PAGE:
A great SAT score can make up for deficiencies in other areas of the application, such as mediocre grades or a semi-weak essay.

    Yes, I am a private SAT tutor.

  3. Ro says:

    My niece also tutors for the SAT. She charges $50 per hour. I think it can be somewhat helpful but not for five figures….more for a student who, say, needs to brush up on math.

  4. !wanda says:

    I got into Harvard, MIT, and Caltech in fall 2000.

    My thoughts on SAT tutoring:
    There is no substitute for actually knowing math, grammar, and vocabulary. The best way to build vocabulary is by reading high quality books and periodicals from an early age.

    That said, I found buying an SAT prep book and the book “10 Real SATs” (or somesuch title) enormously useful. Even if you know math and vocabulary, reading the book and taking the many practice tests helps you be able to regurgitate the material quickly and automatically.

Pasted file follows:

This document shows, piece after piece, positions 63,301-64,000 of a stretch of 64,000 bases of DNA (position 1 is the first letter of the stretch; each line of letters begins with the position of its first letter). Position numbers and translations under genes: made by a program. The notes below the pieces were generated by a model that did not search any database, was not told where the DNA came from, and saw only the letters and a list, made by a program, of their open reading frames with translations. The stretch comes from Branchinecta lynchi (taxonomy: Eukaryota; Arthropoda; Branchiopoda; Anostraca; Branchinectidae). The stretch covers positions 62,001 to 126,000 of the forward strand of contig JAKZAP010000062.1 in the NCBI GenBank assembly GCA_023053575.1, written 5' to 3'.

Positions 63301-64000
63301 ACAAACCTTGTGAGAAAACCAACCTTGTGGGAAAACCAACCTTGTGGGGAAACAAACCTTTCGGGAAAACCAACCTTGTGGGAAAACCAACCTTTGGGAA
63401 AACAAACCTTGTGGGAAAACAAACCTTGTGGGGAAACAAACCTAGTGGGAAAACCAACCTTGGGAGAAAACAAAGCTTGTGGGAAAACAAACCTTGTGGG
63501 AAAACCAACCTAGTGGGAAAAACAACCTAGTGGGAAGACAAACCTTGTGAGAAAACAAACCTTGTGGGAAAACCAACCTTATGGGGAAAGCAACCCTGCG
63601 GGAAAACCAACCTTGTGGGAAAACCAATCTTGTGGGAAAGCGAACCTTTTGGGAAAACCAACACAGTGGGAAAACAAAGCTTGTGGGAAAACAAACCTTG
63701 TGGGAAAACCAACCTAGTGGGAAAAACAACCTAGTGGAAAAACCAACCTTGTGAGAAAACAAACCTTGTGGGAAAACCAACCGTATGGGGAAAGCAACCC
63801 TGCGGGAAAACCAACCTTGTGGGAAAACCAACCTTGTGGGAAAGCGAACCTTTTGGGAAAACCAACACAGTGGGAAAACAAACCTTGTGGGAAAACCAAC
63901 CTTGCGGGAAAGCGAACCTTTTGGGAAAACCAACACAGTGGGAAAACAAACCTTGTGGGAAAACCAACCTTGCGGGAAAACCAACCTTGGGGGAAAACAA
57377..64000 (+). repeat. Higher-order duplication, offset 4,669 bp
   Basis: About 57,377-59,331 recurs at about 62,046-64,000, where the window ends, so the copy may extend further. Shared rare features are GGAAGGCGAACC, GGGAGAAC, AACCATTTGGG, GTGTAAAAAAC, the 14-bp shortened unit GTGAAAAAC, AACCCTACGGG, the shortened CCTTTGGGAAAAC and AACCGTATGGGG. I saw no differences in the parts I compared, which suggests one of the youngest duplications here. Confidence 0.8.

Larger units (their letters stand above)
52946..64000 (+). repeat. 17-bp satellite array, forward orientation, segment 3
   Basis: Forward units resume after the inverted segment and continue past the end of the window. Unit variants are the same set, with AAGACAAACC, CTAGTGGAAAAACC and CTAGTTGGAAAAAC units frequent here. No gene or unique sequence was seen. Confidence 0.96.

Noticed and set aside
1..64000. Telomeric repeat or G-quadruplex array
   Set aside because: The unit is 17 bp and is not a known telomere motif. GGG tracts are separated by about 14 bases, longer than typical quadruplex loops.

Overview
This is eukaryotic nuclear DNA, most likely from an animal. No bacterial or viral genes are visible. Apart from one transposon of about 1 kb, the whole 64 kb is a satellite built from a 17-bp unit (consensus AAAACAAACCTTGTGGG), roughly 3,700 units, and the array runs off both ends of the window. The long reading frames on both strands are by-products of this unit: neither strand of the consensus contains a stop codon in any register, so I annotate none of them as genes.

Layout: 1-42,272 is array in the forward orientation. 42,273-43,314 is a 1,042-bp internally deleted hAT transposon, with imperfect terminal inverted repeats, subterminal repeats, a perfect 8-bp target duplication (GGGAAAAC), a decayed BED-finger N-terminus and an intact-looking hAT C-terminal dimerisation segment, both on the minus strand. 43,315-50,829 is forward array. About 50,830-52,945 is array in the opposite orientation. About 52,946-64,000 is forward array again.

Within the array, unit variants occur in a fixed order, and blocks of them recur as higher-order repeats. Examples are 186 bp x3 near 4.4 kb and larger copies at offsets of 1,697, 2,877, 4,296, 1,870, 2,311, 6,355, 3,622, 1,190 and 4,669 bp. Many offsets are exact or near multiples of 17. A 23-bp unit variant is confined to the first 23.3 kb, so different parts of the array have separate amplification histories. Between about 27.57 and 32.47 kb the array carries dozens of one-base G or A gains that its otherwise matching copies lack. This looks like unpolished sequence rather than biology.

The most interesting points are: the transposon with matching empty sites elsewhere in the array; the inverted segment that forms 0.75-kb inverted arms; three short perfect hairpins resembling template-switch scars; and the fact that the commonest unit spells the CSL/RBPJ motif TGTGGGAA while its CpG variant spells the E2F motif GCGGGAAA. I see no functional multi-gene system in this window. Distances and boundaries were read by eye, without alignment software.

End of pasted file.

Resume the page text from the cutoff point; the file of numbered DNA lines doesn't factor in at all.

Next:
My parents bought a few sessions with a private college counselor, but only because my mom and I had so much friction over how I was completing my college applications, to the point where she spent all her time yelling at or hitting me and I was contemplating suicide. The counselor was basically a neutral third party who read over my applications and told each of us when we were being unreasonable. My counselor in public school would have performed that service for free, but she had restricted hours. And, well, the private college counselor was cheaper than therapy. If you are willing to help your kid guide their extracurriculars in a college-oriented fashion and complete the applications, and your kid only hates you a little, you don’t need a college counselor.